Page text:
Genre: Non-Fiction / Texas Travel
Date of Publication: September 15, 2018
Number of Pages: 160 with black & white images
Scroll down for Giveaway!
Have you ever drawn a blank when a friend or family member asks, “What do you want to do today?” Maybe you have visitors to show around the Dallas - Fort Worth Metroplex, or perhaps you’ve lived here for years but feel like you’re in a rut rather than experiencing anything new.
If so, Tui Snider’s new book is for you! If you live in, or are visiting, the DFW region, this list will inspire you to start exploring. If you’re hungry, flip through the Food & Drink section. Looking for entertainment or want to get outdoors? Dig into the Music & Entertainment or the Sports & Recreation sections. Want to barter for antiques or see a museum? Check out the Culture & History or the Shopping & Fashion sections.
This book is a playful bucket list of suggestions meant to spark ideas: everything from family outings, date nights, and solo excursions, to simply hanging out with friends on your day off.
HALL WAYS BONUS REVIEW:
Final score: the book wins 57 to 43. Time to expand my local horizons.
100 Things to Do in Dallas-Fort Worth Before You Die is a fabulous guidebook that gives concise but informative overviews of one hundred plus places and activities in the DFW Metroplex. By the way, the DFW Metroplex, I learned, is a 9,286 square MILES area! Wow! Author Tui Snider's travel writing skills are on point as she shares the places and tidbits about each that make north Texas so unique.
As a Fort Worth, Texas-born gal, I was raised in a family where my momma was always seeking-out and taking us to the cool, off-the-beaten-track places and festivals. Even with that upbringing and the majority of my fifty plus years lived in DFW, I found over half the one hundred places in the books are sights and activities (57 of them, to be exact) I have never experienced -- and a bunch I had never even heard of!
An awesome aspect to 100 Things is that it really is an excellent resource for locals to not only have on hand for visitors but to use as a source for new ideas and a lot of reminiscing. Some of my favorite childhood memories and restaurant experiences were made at places mentioned in the book (like Burger's Lake Fossil Rim, and the National Cowgirl Museum, and Bonnell's, Ol' South Pancake House and Edelweiss). After reading 100 Things, I realize that I am a creature of habit with the local activities I enjoy: for example, Grapevine does not have the only wine trail; Fort Worth does not have the only ghost tour. I plan on getting a bunch of copies of this guide for my local friends and family to enjoy.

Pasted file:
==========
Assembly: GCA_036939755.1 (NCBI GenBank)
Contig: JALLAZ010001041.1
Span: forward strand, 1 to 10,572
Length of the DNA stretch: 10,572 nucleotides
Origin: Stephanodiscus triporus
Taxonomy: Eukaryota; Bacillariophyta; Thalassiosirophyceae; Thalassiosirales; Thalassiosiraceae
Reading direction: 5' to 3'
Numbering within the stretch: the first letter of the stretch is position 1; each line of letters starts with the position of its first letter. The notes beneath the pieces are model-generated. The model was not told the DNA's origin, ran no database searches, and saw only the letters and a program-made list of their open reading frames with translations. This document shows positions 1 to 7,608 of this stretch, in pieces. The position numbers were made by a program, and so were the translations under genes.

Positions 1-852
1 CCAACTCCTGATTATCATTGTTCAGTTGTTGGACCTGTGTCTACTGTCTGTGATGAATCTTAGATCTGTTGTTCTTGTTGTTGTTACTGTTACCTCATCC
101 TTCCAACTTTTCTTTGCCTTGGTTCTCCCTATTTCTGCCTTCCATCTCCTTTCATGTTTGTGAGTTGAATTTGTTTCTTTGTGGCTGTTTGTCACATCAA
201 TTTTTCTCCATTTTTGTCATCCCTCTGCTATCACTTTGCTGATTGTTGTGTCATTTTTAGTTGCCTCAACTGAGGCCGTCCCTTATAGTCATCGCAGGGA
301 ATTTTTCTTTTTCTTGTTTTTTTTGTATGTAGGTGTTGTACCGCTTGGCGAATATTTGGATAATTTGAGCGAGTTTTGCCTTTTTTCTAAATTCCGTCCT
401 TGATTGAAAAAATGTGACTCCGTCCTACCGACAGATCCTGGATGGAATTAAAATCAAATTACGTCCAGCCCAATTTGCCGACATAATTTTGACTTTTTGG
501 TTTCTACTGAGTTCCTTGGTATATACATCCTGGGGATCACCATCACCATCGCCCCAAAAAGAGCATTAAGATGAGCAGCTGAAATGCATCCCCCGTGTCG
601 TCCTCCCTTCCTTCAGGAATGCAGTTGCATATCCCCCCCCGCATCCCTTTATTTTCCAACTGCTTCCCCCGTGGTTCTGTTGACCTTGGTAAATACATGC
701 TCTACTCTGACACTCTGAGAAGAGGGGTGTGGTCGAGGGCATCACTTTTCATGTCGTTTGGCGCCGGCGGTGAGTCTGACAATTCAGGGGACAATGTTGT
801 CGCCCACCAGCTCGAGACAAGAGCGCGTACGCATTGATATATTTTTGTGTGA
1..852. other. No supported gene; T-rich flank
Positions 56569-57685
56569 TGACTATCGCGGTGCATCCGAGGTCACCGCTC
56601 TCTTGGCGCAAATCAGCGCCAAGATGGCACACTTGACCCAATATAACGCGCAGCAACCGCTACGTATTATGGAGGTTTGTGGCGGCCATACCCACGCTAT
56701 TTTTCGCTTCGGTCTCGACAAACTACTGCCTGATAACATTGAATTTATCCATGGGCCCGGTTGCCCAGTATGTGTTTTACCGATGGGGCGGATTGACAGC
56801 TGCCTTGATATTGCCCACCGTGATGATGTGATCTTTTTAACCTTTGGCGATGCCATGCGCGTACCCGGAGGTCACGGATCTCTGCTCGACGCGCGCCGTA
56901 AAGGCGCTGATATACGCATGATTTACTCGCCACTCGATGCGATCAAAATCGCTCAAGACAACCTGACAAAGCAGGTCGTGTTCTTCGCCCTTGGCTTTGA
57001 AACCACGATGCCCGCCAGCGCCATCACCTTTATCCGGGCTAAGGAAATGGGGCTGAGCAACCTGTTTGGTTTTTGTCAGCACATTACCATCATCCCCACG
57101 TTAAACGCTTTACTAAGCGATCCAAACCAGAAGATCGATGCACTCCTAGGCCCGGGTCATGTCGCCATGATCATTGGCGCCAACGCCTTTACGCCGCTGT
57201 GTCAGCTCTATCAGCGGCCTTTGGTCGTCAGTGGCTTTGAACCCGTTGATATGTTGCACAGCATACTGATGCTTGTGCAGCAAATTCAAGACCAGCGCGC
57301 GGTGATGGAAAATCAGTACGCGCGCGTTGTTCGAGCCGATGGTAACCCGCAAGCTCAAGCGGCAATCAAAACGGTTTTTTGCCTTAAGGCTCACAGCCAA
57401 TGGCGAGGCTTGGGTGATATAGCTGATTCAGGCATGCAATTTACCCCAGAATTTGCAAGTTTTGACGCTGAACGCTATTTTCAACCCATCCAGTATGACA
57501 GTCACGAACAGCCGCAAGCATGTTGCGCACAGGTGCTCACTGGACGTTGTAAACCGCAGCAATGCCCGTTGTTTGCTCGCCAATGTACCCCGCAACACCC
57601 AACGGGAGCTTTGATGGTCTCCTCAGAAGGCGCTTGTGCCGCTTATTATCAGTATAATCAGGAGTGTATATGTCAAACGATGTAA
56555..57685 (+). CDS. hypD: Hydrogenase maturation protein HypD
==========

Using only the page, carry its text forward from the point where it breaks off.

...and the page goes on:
The “Hundred Things” is actually well over a hundred because of the glorious sub-lists in many sections. Plus, there are lots of extra cultural details, statistics, and tidbits thrown in that add an extra layer of interest. Again, much of what’s included is new information to me that reinforces DFW has some of the biggest and best events in the US. The organization of the book, which includes a divided table of contents, index, suggested itineraries, and activities by season, and website addresses really helps users find what they need for quick reference. Especially helpful are the "Free Family Fun" and "Rainy Day Fun" lists. Also included in the book are interesting photos sprinkled throughout the book that add interest, though they are not clearly labeled. I am okay with the small selection of photos and that they are black and white since the purpose and focus of 100 Things is informational.
The book is well-edited, the writing is clear and friendly, and the generous white space and formatting make it very user friendly and easy to read (as opposed to other guides that pack too much on a single page with teeny-tiny print). There are a few places where it seems like there are no spaces between words, and this Grammar Policewoman issues only a few citations for some misspelled words and comma issues. (Though the Neiman Marcus police might have a full warrant for arrest out!) Snider gets an Award of Excellence for being on Team Oxford Comma, which counters any punctuation pitfalls. The issues are all minor and none detracts from the overall fabulousness of this book. I can't wait to plan a staycation to include some new excursions and also to re-visit some old favorites around my own stomping grounds.
I subscribe to Tui Snider's newsletter (you should to) and answered the author's call a while back when she asked for suggestions of places to include in the book. What a surprise to find I am mentioned in the acknowledgments! I am excited and honored -- just like I was to finally meet the author at the AME Book Fest in July. When I was there, I bought another copy of her book Understanding Cemetery Symbols and arranged for my gorgeous signed print copy of 100 Things to be sent when it was hot off the presses. There were no strings attached, and my bonus review, shared via Lone Star Book Blog Tours, is my honest opinion -- the only kind I give.
|Planning my staycation while on vacation!|
|Meeting Tui at AME Book Fest|
Tui Snider is an author, speaker, and photographer who specializes in hometown travel. As she puts it, “I used to write fiction – but then, I moved to Texas!” Snider's work has been featured by a variety of outlets, including Coast to Coast AM, LifeHack, easyJet and Authentic Texas. Snider’s award-winning books include Unexpected Texas, Paranormal Texas, Understanding Cemetery Symbols, and more. Tui enjoys connecting with readers all over the globe through her WEBSITE.
GIVEAWAY! GIVEAWAY! GIVEAWAY!
1ST PRIZE: Signed Copy + $5 Amazon Gift Card
2ND PRIZE: Signed Copy
3RD PRIZE: eBook Copy
September 18-October 2, 2018
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